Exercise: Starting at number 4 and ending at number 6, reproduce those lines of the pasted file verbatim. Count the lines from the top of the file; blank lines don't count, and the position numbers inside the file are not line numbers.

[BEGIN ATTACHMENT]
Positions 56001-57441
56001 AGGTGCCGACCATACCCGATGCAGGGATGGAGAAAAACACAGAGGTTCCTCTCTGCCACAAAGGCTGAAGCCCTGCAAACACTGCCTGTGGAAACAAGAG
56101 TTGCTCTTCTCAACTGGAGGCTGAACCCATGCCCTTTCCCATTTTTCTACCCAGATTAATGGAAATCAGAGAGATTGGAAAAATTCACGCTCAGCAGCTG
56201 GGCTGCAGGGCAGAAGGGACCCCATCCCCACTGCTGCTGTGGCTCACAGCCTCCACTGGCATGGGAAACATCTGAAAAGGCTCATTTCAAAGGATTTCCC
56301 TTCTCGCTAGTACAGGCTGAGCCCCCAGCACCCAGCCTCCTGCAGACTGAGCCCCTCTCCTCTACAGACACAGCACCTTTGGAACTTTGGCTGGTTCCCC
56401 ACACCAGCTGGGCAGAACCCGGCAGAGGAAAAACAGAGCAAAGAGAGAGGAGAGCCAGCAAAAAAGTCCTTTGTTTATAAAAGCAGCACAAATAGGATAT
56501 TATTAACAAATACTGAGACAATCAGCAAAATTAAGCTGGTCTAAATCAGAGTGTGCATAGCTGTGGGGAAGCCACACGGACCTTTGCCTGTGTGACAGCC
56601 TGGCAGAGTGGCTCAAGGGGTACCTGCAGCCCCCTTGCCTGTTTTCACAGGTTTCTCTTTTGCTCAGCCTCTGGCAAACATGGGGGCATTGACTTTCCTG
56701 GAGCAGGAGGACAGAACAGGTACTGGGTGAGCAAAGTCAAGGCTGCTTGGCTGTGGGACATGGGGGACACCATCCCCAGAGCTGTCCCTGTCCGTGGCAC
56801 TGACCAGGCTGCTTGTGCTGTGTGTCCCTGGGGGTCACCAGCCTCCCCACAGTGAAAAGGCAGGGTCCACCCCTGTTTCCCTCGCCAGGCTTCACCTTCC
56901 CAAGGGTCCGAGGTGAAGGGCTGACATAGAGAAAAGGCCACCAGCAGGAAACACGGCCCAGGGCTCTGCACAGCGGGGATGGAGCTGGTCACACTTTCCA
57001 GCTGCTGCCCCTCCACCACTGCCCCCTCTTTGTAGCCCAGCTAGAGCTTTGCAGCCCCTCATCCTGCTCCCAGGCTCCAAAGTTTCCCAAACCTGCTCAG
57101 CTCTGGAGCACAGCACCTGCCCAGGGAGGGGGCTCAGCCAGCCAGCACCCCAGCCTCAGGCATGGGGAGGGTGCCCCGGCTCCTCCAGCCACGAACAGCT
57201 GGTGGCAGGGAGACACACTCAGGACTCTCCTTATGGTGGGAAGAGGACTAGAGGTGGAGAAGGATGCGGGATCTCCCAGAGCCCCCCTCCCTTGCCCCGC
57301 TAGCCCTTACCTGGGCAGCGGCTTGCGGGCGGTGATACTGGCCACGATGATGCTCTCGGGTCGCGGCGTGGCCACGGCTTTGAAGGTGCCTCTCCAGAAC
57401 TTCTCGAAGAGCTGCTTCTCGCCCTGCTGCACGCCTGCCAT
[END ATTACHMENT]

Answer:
56201 GGCTGCAGGGCAGAAGGGACCCCATCCCCACTGCTGCTGTGGCTCACAGCCTCCACTGGCATGGGAAACATCTGAAAAGGCTCATTTCAAAGGATTTCCC
56301 TTCTCGCTAGTACAGGCTGAGCCCCCAGCACCCAGCCTCCTGCAGACTGAGCCCCTCTCCTCTACAGACACAGCACCTTTGGAACTTTGGCTGGTTCCCC
56401 ACACCAGCTGGGCAGAACCCGGCAGAGGAAAAACAGAGCAAAGAGAGAGGAGAGCCAGCAAAAAAGTCCTTTGTTTATAAAAGCAGCACAAATAGGATAT